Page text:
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How to Winterize Flower Pots

Outdoor flower pots and containers require proper winterization in order to survive the cold months. The soil in a flower pot is more exposed to wind and other winter elements than garden beds, so perennial plants are more likely to be damaged while dormant. Even if no plants are in the pots, the pots themselves may suffer winter damage. Prepare the flower pots in late fall before the soil begins to freeze to ensure both the pots and the plants inside survive until next spring.

Dig up the roots or rhizomes of tender perennial container flowers such as begonia. Store the plants inside perforated plastic bags filled with dry peat moss in a 40-degree-F location until spring replanting.

Dump out the old potting soil from flower pots that had annuals and tender perennials in them. Place the soil into the compost pile.

Cover the soil in pots housing hardy perennials with a 2- to 3-inch layer of organic mulch. Use wood chips, bark or straw. Mulching preserves moisture in winter and helps prevent root freeze.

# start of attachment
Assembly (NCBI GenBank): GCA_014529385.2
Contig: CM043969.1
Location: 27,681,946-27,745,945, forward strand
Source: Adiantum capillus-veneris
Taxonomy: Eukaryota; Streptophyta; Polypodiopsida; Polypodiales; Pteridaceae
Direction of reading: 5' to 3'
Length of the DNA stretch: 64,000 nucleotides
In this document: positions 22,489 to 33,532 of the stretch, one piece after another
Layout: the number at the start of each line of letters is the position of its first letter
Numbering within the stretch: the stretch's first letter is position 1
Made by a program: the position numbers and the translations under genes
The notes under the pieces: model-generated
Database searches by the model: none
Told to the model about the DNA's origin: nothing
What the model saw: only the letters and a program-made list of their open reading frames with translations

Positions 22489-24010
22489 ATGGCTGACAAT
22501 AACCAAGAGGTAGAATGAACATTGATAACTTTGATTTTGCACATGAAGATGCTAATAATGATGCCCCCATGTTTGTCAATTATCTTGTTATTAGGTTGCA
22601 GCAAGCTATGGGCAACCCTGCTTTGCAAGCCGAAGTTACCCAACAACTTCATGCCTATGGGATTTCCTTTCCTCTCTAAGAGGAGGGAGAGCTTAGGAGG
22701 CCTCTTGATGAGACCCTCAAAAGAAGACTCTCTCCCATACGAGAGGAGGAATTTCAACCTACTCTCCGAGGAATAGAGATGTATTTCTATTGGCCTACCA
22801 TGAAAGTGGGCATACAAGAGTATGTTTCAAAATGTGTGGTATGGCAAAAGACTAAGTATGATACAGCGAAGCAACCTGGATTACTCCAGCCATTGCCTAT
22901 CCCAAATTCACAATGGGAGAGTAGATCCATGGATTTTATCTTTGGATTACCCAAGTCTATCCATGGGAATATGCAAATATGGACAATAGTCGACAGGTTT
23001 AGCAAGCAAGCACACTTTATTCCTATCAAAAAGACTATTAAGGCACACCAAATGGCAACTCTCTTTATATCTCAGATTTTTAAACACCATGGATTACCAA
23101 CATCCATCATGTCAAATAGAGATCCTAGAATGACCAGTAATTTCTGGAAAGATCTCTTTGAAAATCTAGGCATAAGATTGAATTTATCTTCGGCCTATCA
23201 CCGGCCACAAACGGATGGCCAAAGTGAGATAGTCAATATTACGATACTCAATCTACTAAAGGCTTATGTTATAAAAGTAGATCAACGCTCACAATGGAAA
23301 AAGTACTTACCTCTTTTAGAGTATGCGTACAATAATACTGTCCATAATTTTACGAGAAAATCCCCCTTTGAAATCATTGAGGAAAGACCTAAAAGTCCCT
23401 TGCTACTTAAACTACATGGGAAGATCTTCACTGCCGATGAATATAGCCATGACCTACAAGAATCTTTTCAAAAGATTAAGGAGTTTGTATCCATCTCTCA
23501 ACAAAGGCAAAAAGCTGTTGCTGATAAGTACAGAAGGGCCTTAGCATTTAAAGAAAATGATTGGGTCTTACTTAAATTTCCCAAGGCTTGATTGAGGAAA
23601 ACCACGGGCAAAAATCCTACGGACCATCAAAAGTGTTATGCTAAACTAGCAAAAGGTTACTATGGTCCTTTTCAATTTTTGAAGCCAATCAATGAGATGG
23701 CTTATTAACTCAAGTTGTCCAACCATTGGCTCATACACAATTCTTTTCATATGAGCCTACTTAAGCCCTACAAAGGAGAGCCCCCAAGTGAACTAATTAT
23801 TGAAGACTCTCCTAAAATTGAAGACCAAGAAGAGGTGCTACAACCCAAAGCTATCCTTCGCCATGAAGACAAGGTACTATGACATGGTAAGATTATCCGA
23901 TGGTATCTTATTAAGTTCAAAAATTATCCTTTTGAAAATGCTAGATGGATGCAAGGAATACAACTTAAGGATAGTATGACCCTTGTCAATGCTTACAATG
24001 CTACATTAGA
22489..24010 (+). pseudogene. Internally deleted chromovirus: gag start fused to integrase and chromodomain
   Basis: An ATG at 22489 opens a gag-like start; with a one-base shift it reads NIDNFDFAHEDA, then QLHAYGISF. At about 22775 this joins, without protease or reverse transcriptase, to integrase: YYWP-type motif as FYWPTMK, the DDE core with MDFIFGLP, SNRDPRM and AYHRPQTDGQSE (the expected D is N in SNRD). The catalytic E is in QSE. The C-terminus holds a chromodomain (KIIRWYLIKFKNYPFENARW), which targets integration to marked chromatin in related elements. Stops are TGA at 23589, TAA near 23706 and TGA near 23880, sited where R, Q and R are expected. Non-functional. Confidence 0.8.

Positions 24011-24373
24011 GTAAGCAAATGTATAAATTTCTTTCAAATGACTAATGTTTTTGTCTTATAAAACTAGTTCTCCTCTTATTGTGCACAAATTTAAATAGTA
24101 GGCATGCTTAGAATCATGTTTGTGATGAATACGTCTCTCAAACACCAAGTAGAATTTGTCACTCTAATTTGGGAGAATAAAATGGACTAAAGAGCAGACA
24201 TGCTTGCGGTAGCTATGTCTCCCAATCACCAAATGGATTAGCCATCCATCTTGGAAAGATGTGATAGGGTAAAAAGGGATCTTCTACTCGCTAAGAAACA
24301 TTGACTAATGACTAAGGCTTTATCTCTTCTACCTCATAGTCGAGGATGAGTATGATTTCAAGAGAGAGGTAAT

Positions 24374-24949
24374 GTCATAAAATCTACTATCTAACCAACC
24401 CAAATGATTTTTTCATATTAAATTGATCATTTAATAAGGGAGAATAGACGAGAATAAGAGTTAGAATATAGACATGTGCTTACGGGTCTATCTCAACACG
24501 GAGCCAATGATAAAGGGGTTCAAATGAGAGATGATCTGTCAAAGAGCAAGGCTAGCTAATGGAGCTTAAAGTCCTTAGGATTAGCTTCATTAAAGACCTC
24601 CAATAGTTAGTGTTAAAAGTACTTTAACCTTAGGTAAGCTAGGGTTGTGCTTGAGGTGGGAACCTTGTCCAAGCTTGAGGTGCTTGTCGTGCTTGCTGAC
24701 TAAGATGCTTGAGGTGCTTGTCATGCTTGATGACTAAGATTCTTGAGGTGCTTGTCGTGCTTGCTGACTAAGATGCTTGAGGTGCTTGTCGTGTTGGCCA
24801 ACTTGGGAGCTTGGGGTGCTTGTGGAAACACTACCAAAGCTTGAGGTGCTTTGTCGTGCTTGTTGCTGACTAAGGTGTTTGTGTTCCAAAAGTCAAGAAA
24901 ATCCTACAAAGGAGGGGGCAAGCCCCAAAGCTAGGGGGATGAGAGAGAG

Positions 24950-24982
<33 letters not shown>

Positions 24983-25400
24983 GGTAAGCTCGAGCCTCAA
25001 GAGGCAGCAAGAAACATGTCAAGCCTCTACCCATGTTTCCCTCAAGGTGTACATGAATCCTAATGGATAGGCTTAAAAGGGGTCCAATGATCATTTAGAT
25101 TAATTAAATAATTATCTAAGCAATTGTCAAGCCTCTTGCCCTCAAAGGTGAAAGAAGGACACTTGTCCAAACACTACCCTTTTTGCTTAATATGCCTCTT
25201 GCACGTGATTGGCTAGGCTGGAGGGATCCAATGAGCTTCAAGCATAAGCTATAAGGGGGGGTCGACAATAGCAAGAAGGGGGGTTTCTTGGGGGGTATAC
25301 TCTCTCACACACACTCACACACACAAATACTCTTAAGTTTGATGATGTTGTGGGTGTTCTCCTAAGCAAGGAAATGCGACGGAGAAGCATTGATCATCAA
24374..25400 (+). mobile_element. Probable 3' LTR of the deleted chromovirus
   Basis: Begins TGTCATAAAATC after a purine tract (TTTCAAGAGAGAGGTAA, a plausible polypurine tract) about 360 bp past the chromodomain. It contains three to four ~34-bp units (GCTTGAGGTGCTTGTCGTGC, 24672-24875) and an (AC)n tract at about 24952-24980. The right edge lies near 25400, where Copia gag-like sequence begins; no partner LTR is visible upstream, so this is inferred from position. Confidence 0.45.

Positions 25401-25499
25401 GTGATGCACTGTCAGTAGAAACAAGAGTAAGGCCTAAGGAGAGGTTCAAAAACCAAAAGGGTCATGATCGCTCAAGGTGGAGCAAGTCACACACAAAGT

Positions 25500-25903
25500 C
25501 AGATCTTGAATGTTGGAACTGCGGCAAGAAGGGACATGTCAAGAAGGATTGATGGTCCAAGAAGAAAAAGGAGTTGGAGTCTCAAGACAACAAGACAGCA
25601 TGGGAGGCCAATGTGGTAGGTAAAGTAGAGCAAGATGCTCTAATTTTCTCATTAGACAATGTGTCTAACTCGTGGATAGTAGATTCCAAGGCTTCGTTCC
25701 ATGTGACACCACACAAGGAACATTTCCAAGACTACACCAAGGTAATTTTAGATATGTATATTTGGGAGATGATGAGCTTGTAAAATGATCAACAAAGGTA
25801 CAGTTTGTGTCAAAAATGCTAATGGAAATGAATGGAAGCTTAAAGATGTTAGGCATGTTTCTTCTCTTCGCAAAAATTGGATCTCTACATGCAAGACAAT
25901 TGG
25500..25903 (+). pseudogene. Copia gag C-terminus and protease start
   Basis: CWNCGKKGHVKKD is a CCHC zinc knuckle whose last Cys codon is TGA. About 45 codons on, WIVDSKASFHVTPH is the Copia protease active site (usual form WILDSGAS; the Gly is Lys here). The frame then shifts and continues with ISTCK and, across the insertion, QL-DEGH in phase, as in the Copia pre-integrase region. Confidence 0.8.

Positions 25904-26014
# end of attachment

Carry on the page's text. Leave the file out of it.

Move plants to a greenhouse, shed or garage to protect them from extreme winter cold and wind if possible. Alternately, move the flower pots to the side of a building or fence that is protected from heavy winds.

Turn empty pots upside down or place them in a covered area so they do not collect snow or water during winter. Standing water in pots may freeze, leading to cracked flower pots.


Place large, heavy planters on wheeled carts to make moving them easier in fall.

Take baskets down from where they are hanging when winterizing your flower pots. Winter winds may blow them down and damage them, or the weight of the frozen soil and heavy snow can potentially rip their hanging hooks out of the eaves.


Check soil in planters housing evergreen plants or dormant plants throughout winter for dryness. Water as needed, otherwise plants may suffer from dehydration or winter burning.

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